Now Published

Mortal Refrains: The Complete Collected Poetry, Prose, and Songs of Julia A. Moore, The Sweet Singer of Michigan,
edited and with an introduction by Thomas J. Riedlinger

Published (June 1998) by Michigan State University Press.

This impressive volume has authoritative texts from the first editions, together with much new material and commentary. Highly recommended!



Subject: Publication update and some special news
Date: Wed, 05 Nov 1997 00:49:09 -0500 (EST)
From: TJRiedling@aol.com
To: seamus.cooney@wmich.edu
CC: TJRiedling@aol.com

Dear Seamus:

I just learned that your governor is going to proclaim the first week in
December "Julia A. Moore Week" in Michigan, to honor the Sweet Singer's
sesquicentennial birthday on December 1, 1997.  This seems to me worth
announcing on your website.  Until now, Julia has been pretty much a prophet
without honor in her own land, except for isolated stalwarts like yourself
and Tom Powers at the Flint Public Library (sponsor of the annual Julia A.
Moore Poetry Contest).  The proclamation will be issued on November 25, 1997.

Here is an update on my forthcoming book MORTAL REFRAINS: THE COMPLETE
COLLECTED POETRY, PROSE AND SONGS OF JULIA A. MOORE, THE SWEET SINGER OF
MICHIGAN (East Lansing: Michigan State University Press, 1998).  It is now in
production and scheduled for release in February or March.  Included are 73
poems--14 more than appeared in Blair's 1928 THE SWEET SINGER OF
MICHIGAN--plus lyrics to three songs (with sheet music to two of the songs)
and the text of Julia's two short stories, which are long enough to qualify
as novellas.  It also includes the full text of two newspaper interviews with
Julia that were published during her lifetime and parodies of her genre
(obituary poetry) by two contemporary humorists, Max Adeler and Mark Twain.


I would like to acknowledge with deep appreciation the continuing importance
of your website devoted to Julia.  I began the long quest to compile my book
in the early 1980s, after spending two years unsuccessfully trying to locate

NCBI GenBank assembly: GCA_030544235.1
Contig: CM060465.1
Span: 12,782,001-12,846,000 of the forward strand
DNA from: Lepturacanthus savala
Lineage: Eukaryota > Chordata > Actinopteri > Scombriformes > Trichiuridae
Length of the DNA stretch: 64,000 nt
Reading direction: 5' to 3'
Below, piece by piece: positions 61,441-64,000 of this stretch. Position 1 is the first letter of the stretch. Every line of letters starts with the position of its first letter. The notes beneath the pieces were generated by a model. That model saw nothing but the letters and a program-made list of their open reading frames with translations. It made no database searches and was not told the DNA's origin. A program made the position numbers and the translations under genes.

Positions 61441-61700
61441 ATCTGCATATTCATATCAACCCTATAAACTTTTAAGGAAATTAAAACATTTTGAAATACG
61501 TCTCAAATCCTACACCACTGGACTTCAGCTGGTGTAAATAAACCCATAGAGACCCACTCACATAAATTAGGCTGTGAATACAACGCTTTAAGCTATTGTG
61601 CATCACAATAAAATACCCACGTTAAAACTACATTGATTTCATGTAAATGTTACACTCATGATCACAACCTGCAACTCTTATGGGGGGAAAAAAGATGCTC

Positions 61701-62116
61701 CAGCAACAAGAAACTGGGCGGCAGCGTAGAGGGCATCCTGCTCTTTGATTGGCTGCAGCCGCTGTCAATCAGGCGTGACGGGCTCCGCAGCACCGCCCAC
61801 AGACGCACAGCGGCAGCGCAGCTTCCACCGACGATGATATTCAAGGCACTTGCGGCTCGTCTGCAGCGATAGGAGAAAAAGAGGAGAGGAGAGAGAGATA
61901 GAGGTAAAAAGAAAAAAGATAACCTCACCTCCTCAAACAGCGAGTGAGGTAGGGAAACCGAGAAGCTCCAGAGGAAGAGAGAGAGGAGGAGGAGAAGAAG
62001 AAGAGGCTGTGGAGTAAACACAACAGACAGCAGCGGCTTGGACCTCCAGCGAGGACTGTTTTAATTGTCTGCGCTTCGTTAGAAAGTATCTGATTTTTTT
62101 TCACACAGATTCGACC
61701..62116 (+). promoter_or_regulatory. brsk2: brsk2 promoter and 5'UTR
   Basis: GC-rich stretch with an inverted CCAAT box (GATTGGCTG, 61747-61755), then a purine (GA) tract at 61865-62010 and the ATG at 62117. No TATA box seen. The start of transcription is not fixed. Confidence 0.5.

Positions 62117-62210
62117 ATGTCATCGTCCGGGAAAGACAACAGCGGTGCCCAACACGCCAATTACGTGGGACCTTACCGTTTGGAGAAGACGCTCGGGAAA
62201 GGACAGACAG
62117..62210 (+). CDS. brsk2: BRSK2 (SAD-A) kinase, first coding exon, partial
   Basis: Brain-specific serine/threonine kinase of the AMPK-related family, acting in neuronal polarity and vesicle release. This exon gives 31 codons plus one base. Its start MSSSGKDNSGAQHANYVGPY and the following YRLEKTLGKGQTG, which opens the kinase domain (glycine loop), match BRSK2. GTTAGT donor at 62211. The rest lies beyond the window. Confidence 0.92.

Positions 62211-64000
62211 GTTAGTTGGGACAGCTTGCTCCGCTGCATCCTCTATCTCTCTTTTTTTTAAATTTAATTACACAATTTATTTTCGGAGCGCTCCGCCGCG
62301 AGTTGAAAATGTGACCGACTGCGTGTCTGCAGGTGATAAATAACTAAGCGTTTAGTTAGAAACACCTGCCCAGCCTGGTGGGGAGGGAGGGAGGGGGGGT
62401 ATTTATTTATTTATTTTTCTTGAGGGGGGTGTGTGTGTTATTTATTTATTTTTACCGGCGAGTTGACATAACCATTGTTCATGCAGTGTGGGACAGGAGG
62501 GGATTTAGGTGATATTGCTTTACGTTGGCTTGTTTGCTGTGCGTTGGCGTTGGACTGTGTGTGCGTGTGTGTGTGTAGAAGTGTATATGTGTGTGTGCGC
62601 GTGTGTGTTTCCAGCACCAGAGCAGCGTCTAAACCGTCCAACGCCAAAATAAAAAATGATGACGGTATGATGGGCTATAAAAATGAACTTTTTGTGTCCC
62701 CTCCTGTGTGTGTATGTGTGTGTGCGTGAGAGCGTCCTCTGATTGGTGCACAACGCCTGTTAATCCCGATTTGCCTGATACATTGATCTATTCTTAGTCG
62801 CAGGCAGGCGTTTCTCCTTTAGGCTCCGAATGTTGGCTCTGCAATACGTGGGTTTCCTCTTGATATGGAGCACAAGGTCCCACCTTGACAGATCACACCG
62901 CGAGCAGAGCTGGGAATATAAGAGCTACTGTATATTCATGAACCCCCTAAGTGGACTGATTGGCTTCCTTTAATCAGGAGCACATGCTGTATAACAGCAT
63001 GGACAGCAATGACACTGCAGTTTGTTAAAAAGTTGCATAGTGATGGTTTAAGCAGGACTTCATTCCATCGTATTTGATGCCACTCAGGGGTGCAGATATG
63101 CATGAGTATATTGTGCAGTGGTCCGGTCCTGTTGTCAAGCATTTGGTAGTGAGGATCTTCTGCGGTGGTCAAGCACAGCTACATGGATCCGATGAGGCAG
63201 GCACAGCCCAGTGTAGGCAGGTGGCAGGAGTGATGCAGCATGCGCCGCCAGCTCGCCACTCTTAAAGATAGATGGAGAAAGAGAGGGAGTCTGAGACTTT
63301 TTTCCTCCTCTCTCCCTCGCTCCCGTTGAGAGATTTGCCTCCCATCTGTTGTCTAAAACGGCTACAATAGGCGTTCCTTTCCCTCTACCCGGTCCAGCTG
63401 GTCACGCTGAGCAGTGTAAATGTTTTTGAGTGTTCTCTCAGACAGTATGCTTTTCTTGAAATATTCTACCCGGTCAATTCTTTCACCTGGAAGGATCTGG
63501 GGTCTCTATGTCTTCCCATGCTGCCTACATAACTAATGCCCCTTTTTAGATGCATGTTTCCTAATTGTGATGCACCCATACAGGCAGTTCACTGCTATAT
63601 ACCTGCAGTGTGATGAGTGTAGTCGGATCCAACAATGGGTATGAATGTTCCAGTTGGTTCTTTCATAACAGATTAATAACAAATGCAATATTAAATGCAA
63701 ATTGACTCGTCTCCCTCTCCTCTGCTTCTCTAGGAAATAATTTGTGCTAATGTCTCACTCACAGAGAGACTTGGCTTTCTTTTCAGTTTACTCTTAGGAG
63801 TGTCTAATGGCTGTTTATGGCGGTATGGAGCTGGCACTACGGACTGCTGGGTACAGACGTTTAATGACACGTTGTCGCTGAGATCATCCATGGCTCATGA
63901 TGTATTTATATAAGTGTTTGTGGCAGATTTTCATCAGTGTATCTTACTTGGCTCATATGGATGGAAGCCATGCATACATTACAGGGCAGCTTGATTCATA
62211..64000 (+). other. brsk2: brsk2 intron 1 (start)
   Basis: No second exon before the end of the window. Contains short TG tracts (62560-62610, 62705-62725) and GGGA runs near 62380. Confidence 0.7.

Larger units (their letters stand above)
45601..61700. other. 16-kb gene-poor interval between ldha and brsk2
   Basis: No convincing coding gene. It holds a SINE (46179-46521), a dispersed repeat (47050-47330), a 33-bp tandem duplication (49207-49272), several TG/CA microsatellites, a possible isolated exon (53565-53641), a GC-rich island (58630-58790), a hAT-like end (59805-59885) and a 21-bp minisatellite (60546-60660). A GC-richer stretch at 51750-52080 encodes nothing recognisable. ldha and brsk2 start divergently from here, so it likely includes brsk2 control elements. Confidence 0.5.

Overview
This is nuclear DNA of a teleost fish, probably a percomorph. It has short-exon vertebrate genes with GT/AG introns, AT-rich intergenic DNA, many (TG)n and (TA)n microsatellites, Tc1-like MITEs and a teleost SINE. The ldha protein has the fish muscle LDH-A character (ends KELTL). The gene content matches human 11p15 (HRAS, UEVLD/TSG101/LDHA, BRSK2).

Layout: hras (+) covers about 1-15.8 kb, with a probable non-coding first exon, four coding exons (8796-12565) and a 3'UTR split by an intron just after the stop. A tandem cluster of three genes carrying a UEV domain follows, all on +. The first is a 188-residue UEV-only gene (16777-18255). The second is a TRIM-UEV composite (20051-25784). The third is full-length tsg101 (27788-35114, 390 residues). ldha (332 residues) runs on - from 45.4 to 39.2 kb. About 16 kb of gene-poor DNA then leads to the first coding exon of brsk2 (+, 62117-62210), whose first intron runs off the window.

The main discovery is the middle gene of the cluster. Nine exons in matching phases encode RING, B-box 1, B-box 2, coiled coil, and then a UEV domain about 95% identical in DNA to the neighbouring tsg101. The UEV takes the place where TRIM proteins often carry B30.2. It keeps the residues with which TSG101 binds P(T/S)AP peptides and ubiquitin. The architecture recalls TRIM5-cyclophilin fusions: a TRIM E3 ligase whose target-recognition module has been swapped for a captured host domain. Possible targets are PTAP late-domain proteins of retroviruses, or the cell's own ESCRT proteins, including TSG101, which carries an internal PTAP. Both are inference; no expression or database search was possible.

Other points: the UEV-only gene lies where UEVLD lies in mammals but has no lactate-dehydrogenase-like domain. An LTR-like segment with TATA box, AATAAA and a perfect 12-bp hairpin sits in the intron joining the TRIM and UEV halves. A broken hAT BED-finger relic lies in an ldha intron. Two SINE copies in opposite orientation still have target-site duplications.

a published collection of Julia's poems.  After phone calls to quite a few
book dealers in various parts of the country and a formal book search proved
fruitless, I happened to stumble across a copy of Walter Blair's book in a
bookstore in Kalamazoo.  Soon after that I arranged to meet Walter himself in
Chicago, and he endorsed my nascent plan to compile a new, complete
collection of Julia's works.  He said that he had never seen either of
Julia's short stories, and over the years he had come across two or three
poems by her not included in his book which he considered among her best
(worst?) work.  One that he mentioned by name is "Brigham Young's Wives."  It
begins:

     'Tis said that Brigham Young is dead,
       The man with nineteen wives;
     The greatest Mormon of the West
       Is dead, no more to rise;
     He left behind his nineteen wives
       Forsaken and forlorn;
     The papers state his death was caused
       By eating too much green corn.

                    *     *     *

     Oh! death, it came, he had to go,
       And leave his weeping wives
     To mourn the loss of one dear friend,
       The partner of their lives.
     They stood around his dying bed,
       To see his life depart,
     But few of them, I do believe,
       Wept with a broken heart.

     Some, perhaps, did weep for grief,
       And some, perhaps, in woe;
     And some, perhaps, were glad to see
       The old Mormonite go.
     It left them free once more to roam,
       A husband to choose once more;
     But some of them will never choose
       To live the same life o'er.

Another difference between my book and Blair's is that he used a later
edition of Julia's published poems as his source, whereas I sought out the
earliest editions in various libraries, rare book archives, museums, etc.
 This doesn't make MORTAL REFRAINS more correct.  In a sense, Blair's edition
(and therefore the poems you've posted on your website) redacted her poetry,
establishing a standard version likely to endure as such.  However, as noted
by Julia's bibliographer, Albert Greenly, the "poems which she considered
good enough to republish in later editions, she constantly revised,
attempting to improve them, but the unfortunate result was usually the
reverse."  That is why I thought it worthwhile to lead readers back to the
primordial mists of Julia's creative process.

Once ordering information is avalaible I'll pass it along to you.  Until
then, visitors to your website might want to have their names put on the
mailing list for MSU Press's spring catalog.  For this they should contact:
http://web.msu.edu/unit/msupress 
or call (517) 355-9543.

With best wishes,
Tom Riedlinger